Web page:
Activity tracking tools may be useful and effective in incorporating exercise into a stress management protocol.188,189 In a recent preliminary study, 35 sedentary overweight participants were enrolled in a 12-week walking program in which they used pedometers to count the number of steps taken each day. The 30 participants who successfully achieved the goal of 10,000 steps per day not only lost weight and decreased their waist circumference, they also had lower scores on tests of anxiety, depression, fatigue, confusion, anger, and overall mood distress than at the beginning of the study.190 In another trial, increasing physical activity by using a step-counting activity tracker plus a goal setting intervention reduced depressive symptoms in female participants.191

The Stress-relieving Nature of Pets

Researchers have long been interested in the relationships between humans and their companion animals and the effects of such relationships on health. In general, findings suggest pet ownership is associated with less depression and loneliness, better social interaction, and reduced anxiety and stress.192

Several studies have noted that pet owners have lower blood pressure, cholesterol, and triglyceride levels, and are less likely to suffer fatal cardiac events (heart attack and stroke) compared with non-pet owners.193-195 While some of these benefits may be due in part to increased physical activity associated with dog ownership, cat owners too have a lower risk of cardiovascular death, leading researchers to propose that having pets may also impact cardiovascular health by improving mood and reducing stress reactivity.195-197

Studies of dog-assisted interventions suggest even the presence of an unfamiliar dog may lower stress during inherently stressful circumstances, such as during dental procedures.198 In a laboratory setting, the presence of an unfamiliar dog mitigated stress-induced increases in cortisol and heart rate more than the presence of a friend.199 In another study, participants with pets had lower baseline blood pressure and heart rate, and lower cardiovascular reactivity to physical and mental stress tests, than participants without pets. In addition, the presence of their pet during stress testing reduced stress reactivity even further, while the presence of a friend had no effect and presence of their spouse increased stress reactivity.200

Maintain Sex Hormone Balance

The physiologic stress response is strongly influenced by sex hormones (testosterone, estrogen, and progesterone), and gender-related differences in reactions to stress have been widely documented. Although the relationship is complex, stress-induced activation of the HPA axis, in general, is stronger in women than men. Evidence from animal research suggests this may be due to opposite effects of testosterone and estrogen on HPA axis sensitivity: estrogen increases HPA axis responsiveness while testosterone decreases it.201,202 In addition, progesterone appears to suppress sensitivity of the HPA axis and downregulate anxiety.203,204 Furthermore, while acute stress appears to increase progesterone production,204 chronic stress inhibits release of all sex hormones.202 Higher progesterone levels in the second half of the menstrual cycle have been associated with lower levels of premenstrual aggression, irritability, and fatigue in another study.205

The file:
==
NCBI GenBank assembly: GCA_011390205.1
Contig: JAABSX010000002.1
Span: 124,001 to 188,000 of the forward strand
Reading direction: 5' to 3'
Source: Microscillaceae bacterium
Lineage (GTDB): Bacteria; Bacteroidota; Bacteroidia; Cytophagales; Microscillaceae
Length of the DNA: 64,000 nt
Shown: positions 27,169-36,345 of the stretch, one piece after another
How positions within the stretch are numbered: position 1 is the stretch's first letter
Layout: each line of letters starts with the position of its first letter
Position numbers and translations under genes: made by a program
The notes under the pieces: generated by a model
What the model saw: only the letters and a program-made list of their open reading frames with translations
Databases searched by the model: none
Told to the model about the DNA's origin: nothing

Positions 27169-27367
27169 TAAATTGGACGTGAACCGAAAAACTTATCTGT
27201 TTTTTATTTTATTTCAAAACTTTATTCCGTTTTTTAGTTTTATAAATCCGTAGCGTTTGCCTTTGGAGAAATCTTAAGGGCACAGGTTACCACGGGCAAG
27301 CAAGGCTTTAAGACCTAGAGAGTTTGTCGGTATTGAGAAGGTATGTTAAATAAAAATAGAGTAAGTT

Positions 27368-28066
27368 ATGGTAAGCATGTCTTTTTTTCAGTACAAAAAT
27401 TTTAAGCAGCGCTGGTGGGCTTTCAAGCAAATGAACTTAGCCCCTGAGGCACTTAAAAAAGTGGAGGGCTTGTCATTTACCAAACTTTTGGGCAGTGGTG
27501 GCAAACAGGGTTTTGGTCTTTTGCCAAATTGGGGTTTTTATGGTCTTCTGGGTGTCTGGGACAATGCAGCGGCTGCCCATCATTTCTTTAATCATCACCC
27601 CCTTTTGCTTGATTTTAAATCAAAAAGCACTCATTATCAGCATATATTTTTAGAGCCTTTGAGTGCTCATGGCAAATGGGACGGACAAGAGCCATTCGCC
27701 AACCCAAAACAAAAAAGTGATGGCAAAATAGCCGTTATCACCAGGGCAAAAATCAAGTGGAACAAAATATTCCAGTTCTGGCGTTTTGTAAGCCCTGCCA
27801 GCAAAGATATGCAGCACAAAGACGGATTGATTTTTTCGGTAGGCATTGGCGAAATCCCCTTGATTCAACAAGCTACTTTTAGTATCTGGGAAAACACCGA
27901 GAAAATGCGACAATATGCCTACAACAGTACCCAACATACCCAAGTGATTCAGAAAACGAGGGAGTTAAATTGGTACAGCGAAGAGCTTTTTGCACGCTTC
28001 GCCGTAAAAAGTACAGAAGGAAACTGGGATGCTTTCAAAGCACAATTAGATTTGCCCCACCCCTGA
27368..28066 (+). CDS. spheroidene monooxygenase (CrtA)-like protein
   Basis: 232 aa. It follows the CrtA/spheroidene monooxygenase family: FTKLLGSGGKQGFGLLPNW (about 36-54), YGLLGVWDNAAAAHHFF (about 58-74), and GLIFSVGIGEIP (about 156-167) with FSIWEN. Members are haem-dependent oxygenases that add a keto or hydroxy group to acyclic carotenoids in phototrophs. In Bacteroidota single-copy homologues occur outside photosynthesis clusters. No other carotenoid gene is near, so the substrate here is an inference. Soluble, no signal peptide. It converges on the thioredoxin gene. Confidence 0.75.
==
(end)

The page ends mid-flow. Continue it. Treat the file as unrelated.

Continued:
In postmenopausal women, whose estrogen and progesterone levels are naturally low, hormone therapy has been shown to affect regulation of the stress response and may enhance some aspects of cognitive function during stress. In one study, 15 sedentary postmenopausal women who had used long-term hormone replacement therapy were compared with 15 similar women who had never used hormone therapy. Those who had never used hormone therapy were found to have abnormal diurnal salivary α-amylase patterns, while hormone therapy users had normal α-amylase patterns. In addition, hormone therapy non-users had less of a rise in salivary α-amylase concentration in response to exercise than hormone therapy users. This suggests that long-term hormone therapy may help maintain normal tone of the sympathetic nervous system.206 On the other hand, another trial found that postmenopausal women using estradiol therapy had a reduced cortisol response and less reduction in working memory after exposure to physical stress compared with women receiving placebo.207

In a preliminary study in 94 postmenopausal women under chronic stress due to caring for a family member with dementia, hormone therapy was correlated with better psychosocial function: those using hormone therapy reported less hostility and fewer negative interactions with members of their support teams than those not using hormone therapy; the greatest benefit was seen in those using both estradiol and progesterone.208

Progesterone therapy alone can help perimenopausal women with symptoms including hot flashes, breast pain, and sleep problems.209,210 Because these symptoms may be a source of stress, progesterone therapy may have anti-stress benefits in peri- and postmenopausal women. Furthermore, animal research suggests progesterone may protect the brain from harmful stress-induced inflammation.211

Taken together, these findings suggest that maintaining balanced sex hormone levels throughout life may be important for regulating stress responsiveness and promoting resilience. Men and women with possible hormone imbalances should review Life Extension’s Male Hormone Restoration , and Female Hormone Restoration protocols.